1. Shimelba and Mai Aini Refugee Camp Videos

    (video about youth in Mai Aini refugee camp)

    (video of life in Shimelba)

    Shimelba Camp Pictures

    Fewer than 10% of Shimelba refugees are employed, and those who are set up small businesses from funds sent to them from relatives in the US (Cultural Orientation Resource Center).  The businesses include beauty salons, retail shops, and restaurants (Cultural Orientation Resource Center).  

    There are aid agencies that try to assist refugees who don’t have access to resources.  They help them participate in the camp economy by giving them seed money, start-up grants, and for those who submit business proposals, in-kind equipment donations (Women’s Refugee Commission, 2008).  There are different aspects looked at when selecting businesses.  Factors include variability of activities proposed, market needs, and distribution of opportunities within the ethnic groups (Women’s Refugee Commission, 2008).

    The landscape of the camp is dry and arid, and most of what is available is used to build shelter. Housing is not provided for the refugees so mud, sticks and pieces of scrap metal and plastic are gathered to construct homes (COR, 2010).

    Environmental degradation has made the once lush and shady forests of the area now dry and arid. The land cannot sustain any kind of agriculture and the refugees rely solely on the IRC to provide clean drinking water to the camps (IRC.com, 2010). The canteens have to be filled and carried back to the homes for everyday water use as there is no running water in any of the homes.
    In Shimelba, the IRC along with the ARRA and ZOA are the main organizations in charge of security for the camp. The IRC also primarily focuses on children, women, health, water and sanitation within Shimelba (IRC.com, 2011). 

    Pre-school children at the Shimelba refugee camp in Ethiopia eat a nutritious snack of porridge from colorful plastic cups. The International Rescue Committee is providing education for all age groups in the camp, from pre-school to adults. We are also providing vocational and skills training. (IRC, 2012)


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  2. Anaise Prince
    Kiki Saveriano
    Gian Grant
    Jen Egeberg
    Deanna Boucher

    Shimelba Refugee Camp

                    The Shimelba camp refugees come from Eritrea, a country in Africa (COR, 2010).  There are two major ethnic groups that comprise the movement to Ethiopia.  They are the Tigrinya and the Kunama (COR, 2010).   In 1998, war erupted between Eritrea and Ethiopia (COR, 2010).  In 1991, Eritrea gained independence from Ethiopia and tensions have been elevated ever since (COR, 2010).  In 1998, a dispute between the borders occurred which lead to a two-year conflict (COR, 2010).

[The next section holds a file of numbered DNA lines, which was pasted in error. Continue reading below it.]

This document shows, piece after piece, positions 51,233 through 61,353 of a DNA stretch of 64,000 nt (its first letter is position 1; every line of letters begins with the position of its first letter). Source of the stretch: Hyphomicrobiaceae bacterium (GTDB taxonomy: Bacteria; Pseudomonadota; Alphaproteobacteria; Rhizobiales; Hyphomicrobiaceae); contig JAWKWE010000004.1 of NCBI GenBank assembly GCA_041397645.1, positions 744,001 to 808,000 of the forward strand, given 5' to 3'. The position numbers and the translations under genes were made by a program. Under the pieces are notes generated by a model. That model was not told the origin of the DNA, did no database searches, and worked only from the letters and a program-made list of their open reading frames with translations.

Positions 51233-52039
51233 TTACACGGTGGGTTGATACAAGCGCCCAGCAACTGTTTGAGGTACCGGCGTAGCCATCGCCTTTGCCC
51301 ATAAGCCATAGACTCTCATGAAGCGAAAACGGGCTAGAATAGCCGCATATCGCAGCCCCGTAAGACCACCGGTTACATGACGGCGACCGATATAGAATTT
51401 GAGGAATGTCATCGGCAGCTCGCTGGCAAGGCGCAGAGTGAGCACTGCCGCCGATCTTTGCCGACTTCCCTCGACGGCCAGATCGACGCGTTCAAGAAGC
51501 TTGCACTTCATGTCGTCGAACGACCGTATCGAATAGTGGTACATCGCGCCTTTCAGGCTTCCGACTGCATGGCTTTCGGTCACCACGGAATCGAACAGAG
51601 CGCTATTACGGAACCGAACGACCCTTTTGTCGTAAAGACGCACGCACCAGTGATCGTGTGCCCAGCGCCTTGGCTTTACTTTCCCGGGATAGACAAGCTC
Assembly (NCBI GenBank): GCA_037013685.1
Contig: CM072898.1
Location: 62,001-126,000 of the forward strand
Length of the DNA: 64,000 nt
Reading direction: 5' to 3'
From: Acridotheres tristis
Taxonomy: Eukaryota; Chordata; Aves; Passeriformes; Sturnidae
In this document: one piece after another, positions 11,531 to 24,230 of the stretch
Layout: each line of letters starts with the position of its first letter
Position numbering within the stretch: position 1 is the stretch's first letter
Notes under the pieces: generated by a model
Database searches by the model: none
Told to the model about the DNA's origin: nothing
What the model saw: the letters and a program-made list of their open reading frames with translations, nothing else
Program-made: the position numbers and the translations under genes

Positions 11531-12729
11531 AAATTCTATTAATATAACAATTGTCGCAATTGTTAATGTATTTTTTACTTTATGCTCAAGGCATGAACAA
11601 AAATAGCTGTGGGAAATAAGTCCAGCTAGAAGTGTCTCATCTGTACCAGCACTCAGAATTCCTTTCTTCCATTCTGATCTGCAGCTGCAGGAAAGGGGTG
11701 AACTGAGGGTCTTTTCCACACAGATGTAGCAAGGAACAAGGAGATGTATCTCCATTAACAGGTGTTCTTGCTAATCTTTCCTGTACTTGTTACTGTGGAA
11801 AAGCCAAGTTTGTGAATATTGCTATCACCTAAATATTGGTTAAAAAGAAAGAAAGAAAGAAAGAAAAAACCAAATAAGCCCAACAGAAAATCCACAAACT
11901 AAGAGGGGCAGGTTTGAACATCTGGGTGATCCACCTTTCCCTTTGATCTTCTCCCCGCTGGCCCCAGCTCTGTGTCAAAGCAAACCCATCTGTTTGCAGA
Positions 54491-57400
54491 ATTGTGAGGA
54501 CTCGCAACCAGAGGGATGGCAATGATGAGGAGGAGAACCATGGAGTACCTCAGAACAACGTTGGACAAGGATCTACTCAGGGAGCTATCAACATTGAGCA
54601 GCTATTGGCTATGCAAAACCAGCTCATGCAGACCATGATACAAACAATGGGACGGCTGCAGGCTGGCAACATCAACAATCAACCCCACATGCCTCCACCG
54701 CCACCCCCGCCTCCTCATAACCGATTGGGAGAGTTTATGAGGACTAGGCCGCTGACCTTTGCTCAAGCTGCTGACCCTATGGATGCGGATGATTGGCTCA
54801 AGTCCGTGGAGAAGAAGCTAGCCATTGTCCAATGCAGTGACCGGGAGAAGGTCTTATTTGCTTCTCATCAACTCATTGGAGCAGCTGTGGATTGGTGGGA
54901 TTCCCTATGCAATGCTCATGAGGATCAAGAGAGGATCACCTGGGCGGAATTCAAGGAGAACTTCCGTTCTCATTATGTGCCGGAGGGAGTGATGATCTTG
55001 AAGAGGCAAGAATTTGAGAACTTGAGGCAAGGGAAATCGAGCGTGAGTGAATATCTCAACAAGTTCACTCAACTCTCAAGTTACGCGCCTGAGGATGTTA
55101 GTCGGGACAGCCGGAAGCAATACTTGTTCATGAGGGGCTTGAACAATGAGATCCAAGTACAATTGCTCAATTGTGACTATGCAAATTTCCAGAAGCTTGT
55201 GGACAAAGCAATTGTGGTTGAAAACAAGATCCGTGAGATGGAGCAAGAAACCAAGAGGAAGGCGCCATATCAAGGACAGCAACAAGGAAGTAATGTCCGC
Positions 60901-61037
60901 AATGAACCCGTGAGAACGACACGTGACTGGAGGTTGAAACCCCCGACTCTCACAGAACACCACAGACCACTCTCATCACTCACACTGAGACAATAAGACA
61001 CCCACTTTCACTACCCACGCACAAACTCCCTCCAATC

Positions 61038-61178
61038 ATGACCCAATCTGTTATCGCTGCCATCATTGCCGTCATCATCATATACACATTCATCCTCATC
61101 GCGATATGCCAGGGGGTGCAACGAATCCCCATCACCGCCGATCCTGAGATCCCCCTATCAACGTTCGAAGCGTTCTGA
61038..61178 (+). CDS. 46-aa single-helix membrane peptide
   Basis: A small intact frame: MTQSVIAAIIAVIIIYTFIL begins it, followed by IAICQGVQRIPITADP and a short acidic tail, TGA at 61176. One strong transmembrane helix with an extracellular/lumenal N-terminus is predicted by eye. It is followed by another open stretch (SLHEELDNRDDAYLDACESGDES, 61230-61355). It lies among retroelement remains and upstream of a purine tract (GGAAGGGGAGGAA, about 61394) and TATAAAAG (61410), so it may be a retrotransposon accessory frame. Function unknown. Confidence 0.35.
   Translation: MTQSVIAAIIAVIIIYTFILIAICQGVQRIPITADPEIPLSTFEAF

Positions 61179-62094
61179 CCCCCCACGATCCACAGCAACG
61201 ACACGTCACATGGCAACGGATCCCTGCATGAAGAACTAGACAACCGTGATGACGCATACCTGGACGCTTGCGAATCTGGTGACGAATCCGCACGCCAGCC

Due to this conflict, many Tigrinya and Kunama civilians fled Eritrea (COR, 2010).  Reasons include avoiding conscription and escaping persecution by the Eritrean government, who accused civilians of siding with Ethiopia (COR, 2010).  Thus, the Shimelba refugee camp was created, located in Northern Ethiopia, close to the Eritrean border (COR, 2010). 
                    Living conditions in the camp are crowded, with five to eight people sharing only one room (COR, 2010).  Refugees receive monthly rations of food which are provided by the United Nations World Food Program (COR, 2010).  Refugees are fairly healthy, though there are cases of HIV and AIDS (COR, 2010).  Shimelba refugees are in a tough position.  They cannot go back to Eritrea or they will face persecution (COR, 2010).  They are also not accepted in Ethiopia because of political issues (COR, 2010).  The camp is in one of the most highly militarized regions in Africa, and if war erupts again, refugees would not be safe in the camp (COR, 2010).

    Environment in the Shilmelba Refugee Camp

              In order to escape a forced draft on seventeenth birthdays, Eritrean people started fleeing to Ethiopia and eventually constructing the Shimelba refugee camp. Currently around 11,000 refugees inhabit the camp, which in itself is only 45 kilometers from the Eritrean border (COR, 2000). Out of the 11,000 refugees, only 10% are employed because Ethiopian law dictates that they cannot work outside the camp. The small number of refugees that work do so on a small strip within the camp called Little Asmara (COR, 2000).
              A half a century ago, the land that now houses the Shimelba refugee camp was lush forests filled with animals, now it is almost desert like due to environmental degradation (COR, 2010). The occupation of the area has left the land arid and almost completely useless. It cannot sustain any agriculture and the camp inhabitants are completely reliant on the United Nations World Food Program for monthly rations (COR, 2010). Refugees themselves constantly report that the food rations are not enough and that they sometimes have to sell some of what they are given for other daily necessities.